Honestly, from what I have been reading, it is about consistency. Make sure you are putting in the runs every week. You don’t want to have a short rest for one to two months. Many student athletes take two to three months off their sport to study for exams and their fitness just drops drastically.
Instead, be consistent and try and put in at least two runs every week even though you are busy with exams or family and your body will remember that it can still run. So the key thing is to be consistent, year in and year out.
At the same time, remember to keep your runs easy. Do one long run a day or two short runs a week and if you keep on doing that, you will build up your own potential.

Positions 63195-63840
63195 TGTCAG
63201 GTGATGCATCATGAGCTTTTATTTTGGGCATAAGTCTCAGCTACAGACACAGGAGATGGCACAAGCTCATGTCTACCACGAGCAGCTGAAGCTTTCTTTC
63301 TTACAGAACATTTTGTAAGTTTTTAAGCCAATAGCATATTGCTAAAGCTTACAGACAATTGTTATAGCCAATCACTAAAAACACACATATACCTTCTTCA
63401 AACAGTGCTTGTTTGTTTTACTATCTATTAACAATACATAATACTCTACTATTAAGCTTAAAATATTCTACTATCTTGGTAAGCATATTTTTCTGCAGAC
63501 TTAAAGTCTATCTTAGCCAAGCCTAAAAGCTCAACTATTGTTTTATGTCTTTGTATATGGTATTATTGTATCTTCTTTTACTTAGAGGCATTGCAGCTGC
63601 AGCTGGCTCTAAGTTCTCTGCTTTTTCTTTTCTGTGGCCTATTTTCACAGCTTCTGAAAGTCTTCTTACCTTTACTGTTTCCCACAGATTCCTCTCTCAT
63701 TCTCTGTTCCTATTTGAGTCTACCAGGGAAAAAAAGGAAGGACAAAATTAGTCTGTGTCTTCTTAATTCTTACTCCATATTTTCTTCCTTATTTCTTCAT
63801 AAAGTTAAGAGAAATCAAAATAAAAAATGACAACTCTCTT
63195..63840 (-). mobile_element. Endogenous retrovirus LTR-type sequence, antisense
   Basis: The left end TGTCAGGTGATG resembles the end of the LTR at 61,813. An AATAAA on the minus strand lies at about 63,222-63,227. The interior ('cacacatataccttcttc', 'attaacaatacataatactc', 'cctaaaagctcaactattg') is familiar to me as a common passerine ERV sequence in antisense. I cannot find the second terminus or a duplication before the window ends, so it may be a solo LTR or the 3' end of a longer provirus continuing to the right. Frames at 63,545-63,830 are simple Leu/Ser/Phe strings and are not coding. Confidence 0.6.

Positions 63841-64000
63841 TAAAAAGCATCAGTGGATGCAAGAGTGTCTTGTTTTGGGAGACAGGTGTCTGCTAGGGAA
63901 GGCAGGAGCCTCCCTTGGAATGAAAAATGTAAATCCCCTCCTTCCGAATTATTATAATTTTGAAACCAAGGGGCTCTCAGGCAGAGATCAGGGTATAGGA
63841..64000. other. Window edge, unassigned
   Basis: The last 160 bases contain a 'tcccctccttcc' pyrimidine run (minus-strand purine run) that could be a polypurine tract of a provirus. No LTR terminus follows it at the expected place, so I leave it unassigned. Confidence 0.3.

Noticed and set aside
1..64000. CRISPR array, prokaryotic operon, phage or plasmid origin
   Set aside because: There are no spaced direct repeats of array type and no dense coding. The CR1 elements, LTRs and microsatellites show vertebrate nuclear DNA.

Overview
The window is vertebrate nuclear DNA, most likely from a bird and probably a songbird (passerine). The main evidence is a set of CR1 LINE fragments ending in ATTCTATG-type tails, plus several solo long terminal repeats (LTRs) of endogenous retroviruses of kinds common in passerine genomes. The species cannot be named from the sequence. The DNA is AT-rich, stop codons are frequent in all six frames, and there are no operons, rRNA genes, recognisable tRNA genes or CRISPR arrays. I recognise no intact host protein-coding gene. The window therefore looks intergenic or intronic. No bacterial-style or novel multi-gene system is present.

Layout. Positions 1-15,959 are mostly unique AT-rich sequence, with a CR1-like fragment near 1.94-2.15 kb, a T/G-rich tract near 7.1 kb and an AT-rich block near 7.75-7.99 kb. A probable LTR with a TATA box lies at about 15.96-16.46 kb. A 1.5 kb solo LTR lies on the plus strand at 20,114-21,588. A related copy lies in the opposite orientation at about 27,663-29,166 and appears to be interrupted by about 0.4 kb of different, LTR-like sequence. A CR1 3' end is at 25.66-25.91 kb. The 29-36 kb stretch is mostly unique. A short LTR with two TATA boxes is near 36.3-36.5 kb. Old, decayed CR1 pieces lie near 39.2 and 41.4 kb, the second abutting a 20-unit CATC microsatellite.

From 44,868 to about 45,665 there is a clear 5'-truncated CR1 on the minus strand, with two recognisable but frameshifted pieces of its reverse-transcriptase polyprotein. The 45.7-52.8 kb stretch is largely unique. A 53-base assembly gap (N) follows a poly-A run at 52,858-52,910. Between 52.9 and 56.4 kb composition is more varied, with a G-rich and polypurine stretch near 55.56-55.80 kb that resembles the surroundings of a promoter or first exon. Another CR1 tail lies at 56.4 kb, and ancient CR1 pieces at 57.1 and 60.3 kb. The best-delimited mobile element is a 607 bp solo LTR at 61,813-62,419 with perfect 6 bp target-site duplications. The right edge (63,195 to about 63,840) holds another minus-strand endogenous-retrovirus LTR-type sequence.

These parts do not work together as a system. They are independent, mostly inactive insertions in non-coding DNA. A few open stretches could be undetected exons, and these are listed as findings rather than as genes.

What are your plans for the future?
Currently, I am still in National Service. I complete it in April next year. Then I will take one and a half years to train in Japan or Kenya. Ultimately, I want to try and qualify for the Olympics in Rio in 2016.
Next year is the South East Asian (SEA) Games in Singapore and that is very important for local athletes – so we are all pushing and training very hard for it. We all hope that Singapore can top the table. So I think it will be a good year and we will all try our best.
How do you choose the right running shoes?
Just wear something comfortable for you. Actually, in Kenya, they do not know what are shoes in the first place. They just get an old pair from a friend and start running.
The important thing is to adapt to your shoes. When you first buy new shoes, start very slowly with them. For example, do one run a week in them and if there are no problems, try and upgrade to two runs a week in those shoes and so forth.